- An inability to contract the gluteals at the correct time to optimise movement
- An inability to contract the gluteals at all
- Hamstring dominance
Fortunately a skilled medical professional will easily be able to detect these problems and rectify them. Athletes who display any or all of the above conditions need re-education and proper motor learning so that the dysfunctional muscle can be taught to fire correctly as part of a chain of muscle that perform a movement or skill. Gluteal activation, Glute-hamstring dissociation and gluteal strengthening will correct these problems.
A very effective screening technique for picking up on gluteal dysfunction is the single leg squat. By observing a patient performing the single leg squat we can pick up any number of correct and incorrect joint movements. In this case it is easily visible if the patients glute med/min are working, as they control internal rotation during the movement. Consider this picture of an elite athlete, Ryan Giggs, displaying very poor rotational control (glute activation) during a single leg squat.
Bridging is another very useful screening tool for gluteal dysfunction. By observing a patient when bridging the therapist can assess the strength of gluteal contraction and whether or not the hamstrings are dominating the movement. This is done by actively palpating the glutes and hamstring during the exercise and assessing which muscles are providing the stability during the exercise. In this position it is easy for the therapist to encourage hamstring relaxation and gluteal activation by providing tactile stimulation (glute/hamstring dissociation).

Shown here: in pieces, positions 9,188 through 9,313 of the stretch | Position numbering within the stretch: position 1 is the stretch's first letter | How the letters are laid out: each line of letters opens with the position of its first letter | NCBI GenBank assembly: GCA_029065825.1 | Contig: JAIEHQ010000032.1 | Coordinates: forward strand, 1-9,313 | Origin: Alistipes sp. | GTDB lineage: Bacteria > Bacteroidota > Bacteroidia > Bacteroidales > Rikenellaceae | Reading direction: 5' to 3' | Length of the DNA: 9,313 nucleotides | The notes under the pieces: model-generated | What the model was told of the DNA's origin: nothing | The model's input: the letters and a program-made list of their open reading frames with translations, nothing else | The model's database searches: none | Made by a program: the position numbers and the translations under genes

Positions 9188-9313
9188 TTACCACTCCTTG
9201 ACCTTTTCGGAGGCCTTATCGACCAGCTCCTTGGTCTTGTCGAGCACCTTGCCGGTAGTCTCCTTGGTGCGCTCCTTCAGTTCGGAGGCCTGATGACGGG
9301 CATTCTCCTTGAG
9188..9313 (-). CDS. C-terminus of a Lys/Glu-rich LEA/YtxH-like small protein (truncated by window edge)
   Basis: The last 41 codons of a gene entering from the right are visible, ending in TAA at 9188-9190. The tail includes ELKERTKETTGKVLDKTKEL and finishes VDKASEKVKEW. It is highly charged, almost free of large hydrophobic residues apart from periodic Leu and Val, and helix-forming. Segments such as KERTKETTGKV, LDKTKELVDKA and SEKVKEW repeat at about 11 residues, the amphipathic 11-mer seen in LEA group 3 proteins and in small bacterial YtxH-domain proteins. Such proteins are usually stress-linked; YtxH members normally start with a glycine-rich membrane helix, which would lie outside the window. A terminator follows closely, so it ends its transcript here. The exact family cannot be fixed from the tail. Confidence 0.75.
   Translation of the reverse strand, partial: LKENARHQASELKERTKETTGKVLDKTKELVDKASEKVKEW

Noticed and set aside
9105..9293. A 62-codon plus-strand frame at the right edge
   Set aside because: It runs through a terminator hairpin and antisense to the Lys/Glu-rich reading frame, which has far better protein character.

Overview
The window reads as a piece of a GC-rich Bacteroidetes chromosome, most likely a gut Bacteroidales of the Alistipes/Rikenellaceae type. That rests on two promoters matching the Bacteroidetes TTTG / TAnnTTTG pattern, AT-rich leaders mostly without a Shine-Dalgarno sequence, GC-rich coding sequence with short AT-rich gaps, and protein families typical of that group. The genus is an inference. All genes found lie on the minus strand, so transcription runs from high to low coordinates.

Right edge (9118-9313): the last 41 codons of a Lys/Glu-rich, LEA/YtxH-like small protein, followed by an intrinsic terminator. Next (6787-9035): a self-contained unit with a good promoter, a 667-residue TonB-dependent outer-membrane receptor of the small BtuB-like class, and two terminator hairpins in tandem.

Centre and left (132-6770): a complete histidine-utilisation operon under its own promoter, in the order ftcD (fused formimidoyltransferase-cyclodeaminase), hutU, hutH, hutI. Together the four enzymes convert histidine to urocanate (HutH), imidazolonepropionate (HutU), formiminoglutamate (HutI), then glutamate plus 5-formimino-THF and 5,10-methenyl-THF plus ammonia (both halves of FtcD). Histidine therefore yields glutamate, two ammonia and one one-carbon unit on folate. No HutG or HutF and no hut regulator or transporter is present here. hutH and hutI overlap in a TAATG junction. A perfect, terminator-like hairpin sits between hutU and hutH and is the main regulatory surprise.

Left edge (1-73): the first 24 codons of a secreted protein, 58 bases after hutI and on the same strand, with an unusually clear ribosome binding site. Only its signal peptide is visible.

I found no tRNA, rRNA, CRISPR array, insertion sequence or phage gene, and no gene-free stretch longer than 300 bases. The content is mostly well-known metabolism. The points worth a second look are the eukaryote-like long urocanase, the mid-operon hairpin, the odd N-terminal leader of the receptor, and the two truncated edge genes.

The benefits of Gluteal training are plain for all to see. Happily contracting Gluteal muscles provide hip and knee stability during movement and they are important producers and controllers of forces in the human kinetic chain. Properly trained glutes will increase your running efficiency and overall strength and power in the posterior chain.
In my opinion, the gluteals are one of the most often overlooked muscles. Although in recent times i have noticed professional clubs incorporating gluteal training into their warm ups and prehab work. During a recent English Premier League fixture, the Manchester City players were seen facilitating Glute Med/Min by performing bodyweight squats with theraband tied around their knees. The importance of these muscles may be dawning on some people. Perhaps the Glutes (like Transverse Abdominus at the minute) are on the verge of becoming the next “sexy/fashionable” muscle to talk about! However in general there needs to be a conscious effort from therapists and fitness professionals to educate athletes/clients on the importance and benefits of proper gluteal function. Only through education will we have any chance of changing the current ignorance towards a very important muscle group.
Please feel free to discuss this post using the comments section below. Until next time,